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Physical activity (PA) is well known to reduce the risk of cardiovascular disease. We hypothesized that regular PA, possibly acting through reductions in blood pressure and body mass index (BMI), would reduce the risk of incident atrial fibrillation (AF) in women.
We prospectively followed 34,759 women who reported their leisure-time PA levels for the occurrence of AF. We estimated energy expenditure in metabolic equivalent (MET)-hrs/wk, and validated self-reported AF with medical records. The mean (SD) age of the 34,759 participants was 54.6 (7.0) years, the mean BMI was 26.0 (5.0) kg/m2, 26.5% had hypertension, and the median (IQR) PA was 8.4 (2.8, 20.4) MET-hrs/wk. After a median of 14.4 years of observation, 968 women developed AF. In age, cholesterol, smoking, alcohol, diabetes, and race adjusted models, increasing quintiles of PA were associated with reduced risks of AF (hazard ratio (HR) for extreme quintiles, 0.82, 0.66–1.01, P-trend = 0.007 over quintiles). While this association was not substantially different after adjusting for hypertension (0.87, 0.70–1.07, P-trend 0.02), it was attenuated after adjustment for BMI (0.99, 0.80–1.23, P-trend= 0.22). Women who achieved the federal government’s recommendation of 7.5 MET-hrs/wk of PA were at reduced risk of AF compared to those who did not (0.86, 0.75–0.98, P=0.03). This association was also attenuated by BMI (0.96, 0.84–1.10, P=0.57).
In middle-aged women, physical activity was associated with a modestly reduced risk of AF. However, this relationship was no longer significant after controlling for body mass index.
Atrial fibrillation (AF) is the most common sustained cardiac arrhythmia, and is associated with large societal costs, including an increased risk of stroke, congestive heart failure, and death.1–5 Established risk factors for atrial fibrillation include hypertension, coronary heart disease, heart failure, valvular heart disease, and obesity.4, 6–10
Regular physical activity is well known to have a beneficial impact on many of these cardiovascular risk factors. For example, physical activity is associated with a 3 to 5 mm Hg reduction in systolic blood pressure,11 a reduction in both body weight and body mass index (BMI),12 and a 30–50 percent reduction in the risk of coronary heart disease.13–15 However, the impact of physical activity on the risk of AF seems to be more complex. A number of studies have reported that vigorous exercisers and elite athletes are at an elevated risk of lone AF.16–23 By contrast, work-related physical activity had no impact on AF risk in a middle-aged population, and light to moderate physical activity was associated with a reduction in the risk of AF among participants in the Cardiovascular Health Study, who are all over age 65.24, 25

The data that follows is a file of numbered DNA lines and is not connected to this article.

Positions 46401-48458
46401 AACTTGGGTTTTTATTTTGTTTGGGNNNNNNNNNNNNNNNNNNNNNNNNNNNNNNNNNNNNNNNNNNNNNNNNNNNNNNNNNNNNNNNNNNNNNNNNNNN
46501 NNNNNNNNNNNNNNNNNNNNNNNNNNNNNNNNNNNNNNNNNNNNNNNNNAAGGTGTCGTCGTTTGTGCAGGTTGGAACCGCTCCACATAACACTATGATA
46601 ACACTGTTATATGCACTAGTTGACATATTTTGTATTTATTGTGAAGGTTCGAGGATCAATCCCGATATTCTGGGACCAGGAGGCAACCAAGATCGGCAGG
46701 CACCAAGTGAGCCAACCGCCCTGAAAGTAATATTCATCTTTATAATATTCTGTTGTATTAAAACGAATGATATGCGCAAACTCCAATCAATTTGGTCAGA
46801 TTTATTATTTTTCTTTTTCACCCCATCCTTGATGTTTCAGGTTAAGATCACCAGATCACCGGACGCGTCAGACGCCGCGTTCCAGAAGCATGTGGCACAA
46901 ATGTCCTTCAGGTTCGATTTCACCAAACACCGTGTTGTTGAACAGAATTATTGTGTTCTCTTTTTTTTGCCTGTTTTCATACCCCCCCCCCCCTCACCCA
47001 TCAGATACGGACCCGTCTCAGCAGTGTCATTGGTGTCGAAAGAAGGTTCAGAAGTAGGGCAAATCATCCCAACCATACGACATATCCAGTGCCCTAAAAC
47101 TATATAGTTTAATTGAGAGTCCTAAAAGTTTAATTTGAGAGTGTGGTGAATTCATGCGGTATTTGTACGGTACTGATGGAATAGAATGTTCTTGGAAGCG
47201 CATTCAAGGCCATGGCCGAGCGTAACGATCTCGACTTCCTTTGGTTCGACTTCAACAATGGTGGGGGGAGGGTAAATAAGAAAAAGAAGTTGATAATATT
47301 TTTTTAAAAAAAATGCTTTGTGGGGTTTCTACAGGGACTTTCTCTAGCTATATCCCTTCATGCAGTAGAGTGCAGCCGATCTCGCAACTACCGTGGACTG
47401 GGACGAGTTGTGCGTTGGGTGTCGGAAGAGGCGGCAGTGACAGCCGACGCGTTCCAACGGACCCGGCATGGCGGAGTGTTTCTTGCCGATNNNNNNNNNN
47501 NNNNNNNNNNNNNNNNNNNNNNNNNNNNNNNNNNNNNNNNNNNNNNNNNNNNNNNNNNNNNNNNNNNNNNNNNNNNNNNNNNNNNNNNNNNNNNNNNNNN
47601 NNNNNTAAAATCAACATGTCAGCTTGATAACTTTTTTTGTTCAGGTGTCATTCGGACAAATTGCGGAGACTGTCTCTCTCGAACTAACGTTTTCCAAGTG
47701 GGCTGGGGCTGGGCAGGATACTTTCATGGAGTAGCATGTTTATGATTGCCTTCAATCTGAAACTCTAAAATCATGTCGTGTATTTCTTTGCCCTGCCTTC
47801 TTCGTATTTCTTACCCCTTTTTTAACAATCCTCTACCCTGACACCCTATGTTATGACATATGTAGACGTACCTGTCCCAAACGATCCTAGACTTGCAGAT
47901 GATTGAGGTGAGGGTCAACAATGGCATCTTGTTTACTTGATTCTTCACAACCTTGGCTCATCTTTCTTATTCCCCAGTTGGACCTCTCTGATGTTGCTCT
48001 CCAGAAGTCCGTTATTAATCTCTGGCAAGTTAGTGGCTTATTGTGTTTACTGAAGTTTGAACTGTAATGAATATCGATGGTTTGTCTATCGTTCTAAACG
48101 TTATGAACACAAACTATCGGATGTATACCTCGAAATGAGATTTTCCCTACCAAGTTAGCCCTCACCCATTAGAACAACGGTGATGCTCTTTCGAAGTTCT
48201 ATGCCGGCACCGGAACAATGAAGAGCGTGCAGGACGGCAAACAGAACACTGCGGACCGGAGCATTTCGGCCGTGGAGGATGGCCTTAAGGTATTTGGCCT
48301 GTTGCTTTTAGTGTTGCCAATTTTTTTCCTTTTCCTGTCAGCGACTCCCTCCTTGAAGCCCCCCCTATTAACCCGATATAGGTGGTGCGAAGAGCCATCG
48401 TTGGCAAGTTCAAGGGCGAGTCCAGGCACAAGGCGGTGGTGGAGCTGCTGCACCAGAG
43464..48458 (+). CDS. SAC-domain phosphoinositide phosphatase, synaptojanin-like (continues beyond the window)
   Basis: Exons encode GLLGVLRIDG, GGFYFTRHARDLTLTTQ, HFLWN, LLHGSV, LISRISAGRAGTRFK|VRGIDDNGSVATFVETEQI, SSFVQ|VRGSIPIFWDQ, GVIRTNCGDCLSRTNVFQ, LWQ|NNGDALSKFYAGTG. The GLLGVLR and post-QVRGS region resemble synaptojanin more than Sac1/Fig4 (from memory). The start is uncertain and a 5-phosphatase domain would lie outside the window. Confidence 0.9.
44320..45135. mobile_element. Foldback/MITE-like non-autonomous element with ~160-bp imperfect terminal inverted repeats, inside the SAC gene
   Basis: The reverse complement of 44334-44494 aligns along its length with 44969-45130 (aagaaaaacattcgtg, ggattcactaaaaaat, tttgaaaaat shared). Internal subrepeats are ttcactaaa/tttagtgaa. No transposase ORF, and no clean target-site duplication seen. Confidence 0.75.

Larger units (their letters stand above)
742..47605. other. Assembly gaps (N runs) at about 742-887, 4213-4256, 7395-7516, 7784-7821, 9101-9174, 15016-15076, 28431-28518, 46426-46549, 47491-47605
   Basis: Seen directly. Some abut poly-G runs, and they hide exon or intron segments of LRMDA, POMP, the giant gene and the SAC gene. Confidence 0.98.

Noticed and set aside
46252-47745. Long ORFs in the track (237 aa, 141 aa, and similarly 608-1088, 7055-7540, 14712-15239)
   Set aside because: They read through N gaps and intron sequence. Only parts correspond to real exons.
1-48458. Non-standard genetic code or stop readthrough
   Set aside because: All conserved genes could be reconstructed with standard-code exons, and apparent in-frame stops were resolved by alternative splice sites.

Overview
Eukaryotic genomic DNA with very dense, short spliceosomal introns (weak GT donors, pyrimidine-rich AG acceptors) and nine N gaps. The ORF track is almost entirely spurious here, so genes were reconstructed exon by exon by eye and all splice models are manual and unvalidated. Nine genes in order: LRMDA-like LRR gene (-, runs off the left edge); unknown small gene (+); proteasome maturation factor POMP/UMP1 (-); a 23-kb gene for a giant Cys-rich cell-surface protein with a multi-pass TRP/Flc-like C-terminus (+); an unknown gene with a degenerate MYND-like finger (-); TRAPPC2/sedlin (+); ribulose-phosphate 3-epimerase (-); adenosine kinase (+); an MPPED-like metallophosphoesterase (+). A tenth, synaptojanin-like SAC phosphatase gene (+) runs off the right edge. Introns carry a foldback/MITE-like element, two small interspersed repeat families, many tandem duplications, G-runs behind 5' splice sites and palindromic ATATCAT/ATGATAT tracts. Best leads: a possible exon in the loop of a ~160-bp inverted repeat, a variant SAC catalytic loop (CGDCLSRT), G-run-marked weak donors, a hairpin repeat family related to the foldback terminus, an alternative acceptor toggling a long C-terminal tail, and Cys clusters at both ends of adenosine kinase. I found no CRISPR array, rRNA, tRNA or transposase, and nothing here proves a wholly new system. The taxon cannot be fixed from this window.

Whether physical activity might alter the risk of AF among otherwise healthy, middle aged women – among whom the prevalence of coronary heart disease is low – is less well known. We hypothesized that regular physical activity, possibly acting through reductions in blood pressure and BMI, would reduce the risk of incident AF in women.
Study participants were enrolled in the Women’s Health Study (WHS) a completed randomized, double-blind, placebo-controlled 2×2 factorial design trail of aspirin and vitamin E in the prevention of cardiovascular disease and cancer. Beginning in 1993, a total of 39876initially health women who were at least 45 years old enrolled in the WHS. The randomized treatment portion of the study was completed in March 2004, and participants were invited to participate in continued observational follow-up. Of the original cohort, 4324 women opted out and were excluded because their atrial fibrillation could not be reliably confirmed, such that 35,552 women were eligible for this study. Follow-up information from randomization through February 29, 2008 was used for this analysis.
At enrollment, women completed questionnaires on demographics, anthropometrics, medical history, medications, and lifestyle factors. Of the 35,552 women eligible for this study, we excluded women with atrial fibrillation (n=783) or cardiovascular disease (n=9) and those who did not report physical activity level (n=1) for a total sample size of 34,759. All participants provided written informed consent, and the study was approved by the institutional review board of the Brigham and Women’s Hospital.